I wonder if this could be made into a new holiday movie: "How the Grinch Stole Hanukah", except that this is not yet about Hanukah.

Posted by An Agnostic Resident
a resident of Evergreen Park
on Oct 11, 2011 at 6:42 pm

The area in question is not in the building, it is an outside area next to where a washing machine and dryer vent.

Rarely, if ever, does anyone use the area where Mr. Berman wishes to put up his sukkah. There is a large community room and a very nice ground floor patio area which are frequently by residents used for a variety of purposes.

The PAHC administration itself has used the community room to host events and have meetings.

It seems that the PAHC administration has put itself in a bind by making a hasty and ill considered decision. In the past, it paid for the Christmas tree and stored the decorations on the premises. Now, in order to to be logically consistent and appear “fair” it has to deprive residents of a tradition Christmas tree.

PAHC ought to help build strong ties in it communities. It has now set Christian traditions against Jewish traditions in order to cover itself.

What a revolting development this is!

Posted by Alex
a resident of Old Palo Alto
on Oct 11, 2011 at 9:21 pm

[Post removed by Palo Alto Online staff.]

Posted by JustMe
a resident of Duveneck/St. Francis
on Oct 11, 2011 at 11:20 pm

"It has now set Christian traditions against Jewish traditions in order to cover itself."

No, I don't think so. There is nothing in this story that is likely to turn me anti-semetic. To the contrary, it makes me want to go back up Mr. Berman. PAHC has set itself against anyone who thinks people should be able to celebrate the holidays in the manner of their choosing, regardless of their religion.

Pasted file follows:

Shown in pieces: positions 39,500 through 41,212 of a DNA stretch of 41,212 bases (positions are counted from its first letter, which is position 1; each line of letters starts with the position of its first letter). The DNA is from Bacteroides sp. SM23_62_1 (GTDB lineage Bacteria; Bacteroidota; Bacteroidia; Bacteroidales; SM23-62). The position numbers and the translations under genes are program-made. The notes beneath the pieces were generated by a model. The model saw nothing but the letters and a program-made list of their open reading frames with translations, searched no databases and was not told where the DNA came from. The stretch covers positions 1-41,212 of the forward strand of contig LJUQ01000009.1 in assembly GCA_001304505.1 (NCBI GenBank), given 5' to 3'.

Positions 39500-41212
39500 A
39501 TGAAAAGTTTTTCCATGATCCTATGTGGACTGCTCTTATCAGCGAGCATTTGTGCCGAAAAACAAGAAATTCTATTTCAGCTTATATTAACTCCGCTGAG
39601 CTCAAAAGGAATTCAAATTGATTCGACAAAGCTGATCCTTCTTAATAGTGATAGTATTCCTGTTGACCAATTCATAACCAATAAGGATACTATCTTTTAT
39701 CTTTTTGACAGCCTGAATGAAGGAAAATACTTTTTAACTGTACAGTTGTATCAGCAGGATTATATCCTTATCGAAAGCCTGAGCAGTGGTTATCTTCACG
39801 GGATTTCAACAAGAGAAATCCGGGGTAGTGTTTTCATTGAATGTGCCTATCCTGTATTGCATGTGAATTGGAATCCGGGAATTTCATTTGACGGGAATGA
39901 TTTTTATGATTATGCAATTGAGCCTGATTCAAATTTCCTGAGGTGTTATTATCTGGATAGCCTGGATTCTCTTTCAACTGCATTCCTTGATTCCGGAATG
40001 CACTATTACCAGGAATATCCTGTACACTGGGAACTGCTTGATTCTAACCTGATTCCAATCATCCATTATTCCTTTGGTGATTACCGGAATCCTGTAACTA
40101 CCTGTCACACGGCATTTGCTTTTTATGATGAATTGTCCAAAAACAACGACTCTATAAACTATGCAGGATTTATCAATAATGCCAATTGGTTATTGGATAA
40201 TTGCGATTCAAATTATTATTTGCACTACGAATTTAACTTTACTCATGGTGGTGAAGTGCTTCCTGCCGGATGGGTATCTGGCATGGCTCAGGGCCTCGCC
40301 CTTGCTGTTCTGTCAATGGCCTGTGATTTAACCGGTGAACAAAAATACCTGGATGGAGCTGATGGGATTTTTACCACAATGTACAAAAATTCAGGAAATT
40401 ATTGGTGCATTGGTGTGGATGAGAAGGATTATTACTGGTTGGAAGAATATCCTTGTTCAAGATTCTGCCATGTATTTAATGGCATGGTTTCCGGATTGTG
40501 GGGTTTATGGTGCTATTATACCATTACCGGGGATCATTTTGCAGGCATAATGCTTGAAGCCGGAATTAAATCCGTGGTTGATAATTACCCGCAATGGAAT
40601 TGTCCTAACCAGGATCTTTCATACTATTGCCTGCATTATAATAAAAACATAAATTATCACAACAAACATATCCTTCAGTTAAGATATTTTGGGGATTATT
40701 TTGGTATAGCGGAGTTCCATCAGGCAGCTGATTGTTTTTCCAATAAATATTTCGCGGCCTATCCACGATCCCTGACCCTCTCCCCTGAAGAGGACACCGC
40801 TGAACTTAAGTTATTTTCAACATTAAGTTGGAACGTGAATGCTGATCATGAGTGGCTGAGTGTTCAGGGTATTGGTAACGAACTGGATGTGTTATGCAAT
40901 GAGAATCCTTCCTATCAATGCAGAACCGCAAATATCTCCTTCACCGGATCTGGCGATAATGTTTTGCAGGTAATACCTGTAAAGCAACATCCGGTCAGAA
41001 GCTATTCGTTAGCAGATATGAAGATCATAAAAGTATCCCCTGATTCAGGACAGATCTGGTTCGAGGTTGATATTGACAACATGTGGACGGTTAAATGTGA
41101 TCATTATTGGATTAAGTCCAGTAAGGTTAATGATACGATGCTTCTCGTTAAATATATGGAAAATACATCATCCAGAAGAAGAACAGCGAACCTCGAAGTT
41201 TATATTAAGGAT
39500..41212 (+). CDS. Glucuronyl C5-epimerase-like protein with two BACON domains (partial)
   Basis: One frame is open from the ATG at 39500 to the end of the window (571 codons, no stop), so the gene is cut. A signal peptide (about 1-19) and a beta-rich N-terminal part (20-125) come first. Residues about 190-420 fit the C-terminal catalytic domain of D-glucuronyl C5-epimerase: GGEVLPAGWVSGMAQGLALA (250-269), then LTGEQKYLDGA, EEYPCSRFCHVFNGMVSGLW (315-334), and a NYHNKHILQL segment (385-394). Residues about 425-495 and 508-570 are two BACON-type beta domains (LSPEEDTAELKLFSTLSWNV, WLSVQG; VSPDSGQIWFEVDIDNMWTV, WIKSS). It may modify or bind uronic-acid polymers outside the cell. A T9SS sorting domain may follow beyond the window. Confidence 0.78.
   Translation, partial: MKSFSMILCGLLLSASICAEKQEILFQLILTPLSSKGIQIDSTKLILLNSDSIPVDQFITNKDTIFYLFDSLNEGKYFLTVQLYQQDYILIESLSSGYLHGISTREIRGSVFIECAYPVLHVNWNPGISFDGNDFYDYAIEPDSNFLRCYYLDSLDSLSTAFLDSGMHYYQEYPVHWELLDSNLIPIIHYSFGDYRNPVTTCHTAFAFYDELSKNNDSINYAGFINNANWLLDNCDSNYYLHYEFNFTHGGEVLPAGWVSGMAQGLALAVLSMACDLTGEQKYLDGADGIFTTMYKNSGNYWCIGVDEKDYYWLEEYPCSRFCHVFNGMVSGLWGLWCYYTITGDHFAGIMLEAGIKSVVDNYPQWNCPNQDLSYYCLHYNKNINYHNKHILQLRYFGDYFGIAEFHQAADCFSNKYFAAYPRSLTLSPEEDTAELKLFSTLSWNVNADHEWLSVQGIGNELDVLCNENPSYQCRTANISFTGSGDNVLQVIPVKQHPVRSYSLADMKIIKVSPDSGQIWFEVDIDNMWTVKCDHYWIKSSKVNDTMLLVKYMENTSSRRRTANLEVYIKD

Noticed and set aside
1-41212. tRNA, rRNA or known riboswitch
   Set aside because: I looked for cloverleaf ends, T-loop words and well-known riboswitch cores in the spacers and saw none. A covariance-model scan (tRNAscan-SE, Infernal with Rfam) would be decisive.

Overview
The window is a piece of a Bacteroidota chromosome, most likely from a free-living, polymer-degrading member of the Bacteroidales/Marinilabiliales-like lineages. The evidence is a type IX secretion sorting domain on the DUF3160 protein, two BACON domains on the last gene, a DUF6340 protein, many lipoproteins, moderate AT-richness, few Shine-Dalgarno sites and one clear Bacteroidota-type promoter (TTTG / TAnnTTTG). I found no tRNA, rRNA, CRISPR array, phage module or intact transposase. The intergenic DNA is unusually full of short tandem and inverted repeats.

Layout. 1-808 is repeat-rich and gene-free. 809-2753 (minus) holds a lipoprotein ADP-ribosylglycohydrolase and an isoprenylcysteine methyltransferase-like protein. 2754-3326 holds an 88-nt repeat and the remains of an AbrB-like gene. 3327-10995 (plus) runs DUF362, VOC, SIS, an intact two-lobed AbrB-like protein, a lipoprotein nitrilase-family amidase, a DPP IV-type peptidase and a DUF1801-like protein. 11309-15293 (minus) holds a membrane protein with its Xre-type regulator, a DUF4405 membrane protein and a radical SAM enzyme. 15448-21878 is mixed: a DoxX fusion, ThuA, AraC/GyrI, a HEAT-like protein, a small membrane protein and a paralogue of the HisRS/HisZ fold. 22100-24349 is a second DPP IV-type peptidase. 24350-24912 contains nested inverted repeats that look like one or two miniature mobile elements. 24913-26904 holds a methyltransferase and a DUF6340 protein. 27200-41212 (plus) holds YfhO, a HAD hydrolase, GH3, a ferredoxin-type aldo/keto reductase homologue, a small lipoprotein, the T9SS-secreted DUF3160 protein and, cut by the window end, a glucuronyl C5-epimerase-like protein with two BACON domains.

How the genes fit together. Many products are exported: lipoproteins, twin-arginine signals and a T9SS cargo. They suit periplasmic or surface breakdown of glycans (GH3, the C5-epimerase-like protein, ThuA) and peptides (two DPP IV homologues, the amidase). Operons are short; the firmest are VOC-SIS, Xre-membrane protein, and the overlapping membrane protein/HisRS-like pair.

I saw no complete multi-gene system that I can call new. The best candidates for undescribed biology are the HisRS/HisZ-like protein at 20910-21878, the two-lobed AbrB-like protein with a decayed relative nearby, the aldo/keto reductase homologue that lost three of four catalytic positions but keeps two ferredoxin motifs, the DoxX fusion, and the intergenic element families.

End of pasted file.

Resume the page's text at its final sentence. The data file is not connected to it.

Posted by Belle
a resident of College Terrace
on Oct 11, 2011 at 11:28 pm

This is awful just let him put it up come on now.

Posted by reason and kindness
a resident of Another Palo Alto neighborhood
on Oct 11, 2011 at 11:56 pm

I wanted to chime in to say what so many have already said far better than I could, in support of Mr. Berman and his sukkah (even though I am a Christian) and the Christmas tree, (even though I see most trappings of Christmas as secular and commercial, not religious).

Thank you, Mr. Berman, for persisting for reason and for sharing this observance. Our community should not have all kindness and reason nitpicked away. I'd like to know how this goes and how the community can help.

Posted by Agnostic Resident
a resident of Evergreen Park
on Oct 12, 2011 at 12:20 am

JustMe, it is not that PAHC is being directly anti-Semitic but rather that by banning a Christmas tree, it has created a situation whereby guess who is going to be blamed, nay scapegoated, for there not be Christmas tree - Mr. Berman and his sukkah.

PAHC made a bad decision, now it has created a BIGGER PROBLEM in the name of "fairness" by denying a Christmas tradition which it had sponsored ever since it took over the Sheridan Apartments. Every year it bought a Christmas tree and sponsored a Christmas decoration party but now it now going to happen because ???

BTW, Mr Berman and his family were there every year happily helping decorate the tree.

It is indeed a revolting development and PAHC should be ashamed.

Posted by Old Palo Alto
a resident of Old Palo Alto
on Oct 12, 2011 at 12:28 am

A good place to start might be:

Web Link

It would seem that since this is subsidized housing some form of federal discrimination and/or protected class law would apply here.

Posted by JO
a resident of Another Palo Alto neighborhood
on Oct 12, 2011 at 12:34 am

And speaking of “revolting developments” . . . (imagine a drum rimshot here) . . . in 2009 the Palo Alto Housing Corporation (“PAHC”) got the City Council to approve a high density housing project that was way out of line with the surrounding zoning for the project location. The project at 488 West Charleston Rd. is called the “Tree House,” and PAHC not only got the City of Palo Alto to re-zone to a “Planned Community” zone (PC zone), which means that PAHC got to write its own zoning regulations for that site, the City loaned PAHC $2,838,577 to build the project. Mind now, that these loans to affordable housing nonprofits are often “forgiven” by the City before they become due, so the $2,838,577 may eventually turn into a “gift” to PAHC.